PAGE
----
NASA/July 17, 1997 MSL-1 Science Wrapup - Combustion
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Structures of Flameballs at Low Lewis numbers (SOFBALL; in the Combustion Module (CM-1) made the biggest news with the tiniest fires, flame balls about the size of a pinhead and glowing with 1/50th the energy of a birthday candle. To everyone's joy, the flameballs, generated by electric sparks, burned - motionless in their chamber - for 500 seconds when the experiment was designed to blow them out. These are believed to be the weakest fires ever stoked, and should lead to clues on how to design engines that burn with leaner fuel-air mixtures and thus produce less pollution. SOFBALL had 15 tests planned; 26 were completed for a total of three hours of burn time that will be studied for years, says alternate payload specialist Paul Ronney, who is also the principal investigator. SOFBALL results will affect fire safety on Earth as well as aboard spacecraft.
The Laminar Soot Processes (LSP) experiment, working like a Bunsen burner in space, produced flames twice as large as those formed on Earth and which appeared as steady as freeze-frames on TV. The laminar (smooth flow) flames formed soot, a pollutant, sooner than expected. Scientists also saw flames extinguished by energy radiating from soot, a new phenomenon that will alter studies for years to come. The results should also resolve a controversial hypotheses that will simplify how flames are modeled. Of 14 planned tests, 19 were conducted.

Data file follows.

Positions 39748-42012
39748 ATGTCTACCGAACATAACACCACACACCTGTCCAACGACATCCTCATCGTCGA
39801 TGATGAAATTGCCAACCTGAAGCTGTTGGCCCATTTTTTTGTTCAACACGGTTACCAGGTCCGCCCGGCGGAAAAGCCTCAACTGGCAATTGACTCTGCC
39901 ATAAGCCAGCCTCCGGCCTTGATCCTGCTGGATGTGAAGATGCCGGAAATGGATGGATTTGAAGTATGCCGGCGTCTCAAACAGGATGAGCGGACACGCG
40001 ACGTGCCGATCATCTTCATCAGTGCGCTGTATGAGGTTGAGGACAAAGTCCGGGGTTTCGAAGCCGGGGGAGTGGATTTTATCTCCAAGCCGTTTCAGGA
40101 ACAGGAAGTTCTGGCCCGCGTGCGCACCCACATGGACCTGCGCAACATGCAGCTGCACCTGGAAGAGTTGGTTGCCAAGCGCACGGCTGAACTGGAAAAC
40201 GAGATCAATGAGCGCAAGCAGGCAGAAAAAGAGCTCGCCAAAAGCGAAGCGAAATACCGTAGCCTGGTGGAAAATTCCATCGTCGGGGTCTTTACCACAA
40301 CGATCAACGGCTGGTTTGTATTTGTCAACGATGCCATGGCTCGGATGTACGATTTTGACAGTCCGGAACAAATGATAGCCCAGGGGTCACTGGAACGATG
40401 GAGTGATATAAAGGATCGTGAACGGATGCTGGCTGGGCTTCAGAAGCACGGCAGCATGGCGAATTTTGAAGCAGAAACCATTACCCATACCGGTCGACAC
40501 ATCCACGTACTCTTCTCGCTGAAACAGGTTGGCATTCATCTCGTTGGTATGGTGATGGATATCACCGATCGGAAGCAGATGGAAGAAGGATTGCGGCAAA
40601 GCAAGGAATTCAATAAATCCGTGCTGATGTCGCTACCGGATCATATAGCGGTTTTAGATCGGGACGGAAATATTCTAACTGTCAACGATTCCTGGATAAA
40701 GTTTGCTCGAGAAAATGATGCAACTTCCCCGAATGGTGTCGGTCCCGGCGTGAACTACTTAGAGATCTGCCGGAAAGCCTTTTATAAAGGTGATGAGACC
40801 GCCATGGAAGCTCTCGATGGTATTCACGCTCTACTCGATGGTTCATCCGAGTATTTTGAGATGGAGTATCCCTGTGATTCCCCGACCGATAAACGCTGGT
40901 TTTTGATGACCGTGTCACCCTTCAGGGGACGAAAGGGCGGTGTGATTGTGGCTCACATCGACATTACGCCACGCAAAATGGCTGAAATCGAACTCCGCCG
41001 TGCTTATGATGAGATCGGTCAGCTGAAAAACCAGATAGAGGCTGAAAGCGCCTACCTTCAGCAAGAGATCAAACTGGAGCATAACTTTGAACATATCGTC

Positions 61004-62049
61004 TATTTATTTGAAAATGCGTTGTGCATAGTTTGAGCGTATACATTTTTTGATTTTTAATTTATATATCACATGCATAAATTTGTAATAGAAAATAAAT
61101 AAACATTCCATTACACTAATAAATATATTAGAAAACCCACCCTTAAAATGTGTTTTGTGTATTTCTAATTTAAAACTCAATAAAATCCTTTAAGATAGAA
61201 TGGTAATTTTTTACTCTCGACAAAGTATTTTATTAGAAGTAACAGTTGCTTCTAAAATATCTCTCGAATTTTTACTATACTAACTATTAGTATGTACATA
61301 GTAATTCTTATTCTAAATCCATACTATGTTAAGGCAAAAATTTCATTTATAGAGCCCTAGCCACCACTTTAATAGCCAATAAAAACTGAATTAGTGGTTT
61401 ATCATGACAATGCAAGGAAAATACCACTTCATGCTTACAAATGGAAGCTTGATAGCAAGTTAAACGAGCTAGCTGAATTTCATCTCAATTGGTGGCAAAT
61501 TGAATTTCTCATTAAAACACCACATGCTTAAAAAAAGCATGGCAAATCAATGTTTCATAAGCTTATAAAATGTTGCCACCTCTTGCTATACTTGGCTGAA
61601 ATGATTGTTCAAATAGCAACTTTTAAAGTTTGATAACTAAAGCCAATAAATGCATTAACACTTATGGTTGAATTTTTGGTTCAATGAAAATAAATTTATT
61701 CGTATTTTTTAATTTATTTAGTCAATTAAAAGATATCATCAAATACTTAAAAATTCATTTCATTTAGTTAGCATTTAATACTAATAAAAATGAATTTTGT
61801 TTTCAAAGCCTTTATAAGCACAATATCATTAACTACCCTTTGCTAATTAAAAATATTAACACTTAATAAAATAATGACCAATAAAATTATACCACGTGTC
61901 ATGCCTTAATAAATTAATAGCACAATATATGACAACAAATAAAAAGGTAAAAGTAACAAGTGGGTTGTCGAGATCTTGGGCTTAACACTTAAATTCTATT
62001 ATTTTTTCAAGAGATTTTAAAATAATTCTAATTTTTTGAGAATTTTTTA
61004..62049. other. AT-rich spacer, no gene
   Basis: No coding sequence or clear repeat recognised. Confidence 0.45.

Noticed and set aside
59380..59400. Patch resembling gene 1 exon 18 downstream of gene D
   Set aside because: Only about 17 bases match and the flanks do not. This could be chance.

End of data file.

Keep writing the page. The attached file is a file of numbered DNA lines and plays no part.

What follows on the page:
Droplet Combustion Experiments (DCE; above), with its own facility, released droplets of hydrocarbon fuel (less than 1/6 ounce for the entire flight) into a chamber then ignited it with heated wires. This provided "one dimensional" models of how the flame moves inward and exhaust products move outward. Each droplet is really three-dimensional, but droplets pull themselves into spheres, one dimension can describe the whole droplet, making modeling easier. DCE achieved 56 tests, 21 more than the planned 35.
Fiber Supported Droplet Combustion (FSDC-2; in the glovebox) ignited larger drops held in place on a fireproof thread (the drops were large enough that the thread is a minor factor). The payload crew became so adept at these experiments that they performed 73 tests beyond the 52 planned, including the first-ever experiments with two droplets next to each other. The drops were forced apart by their exhaust products, then pulled together as they depleted the fuel vapor between themselves. This was named the Thomas Twin Effect in honor of mission specialist Dan Thomas who performed the experiment.
Author: Dave Dooling
Curator: Bryan Walls
NASA Official: John M. Horack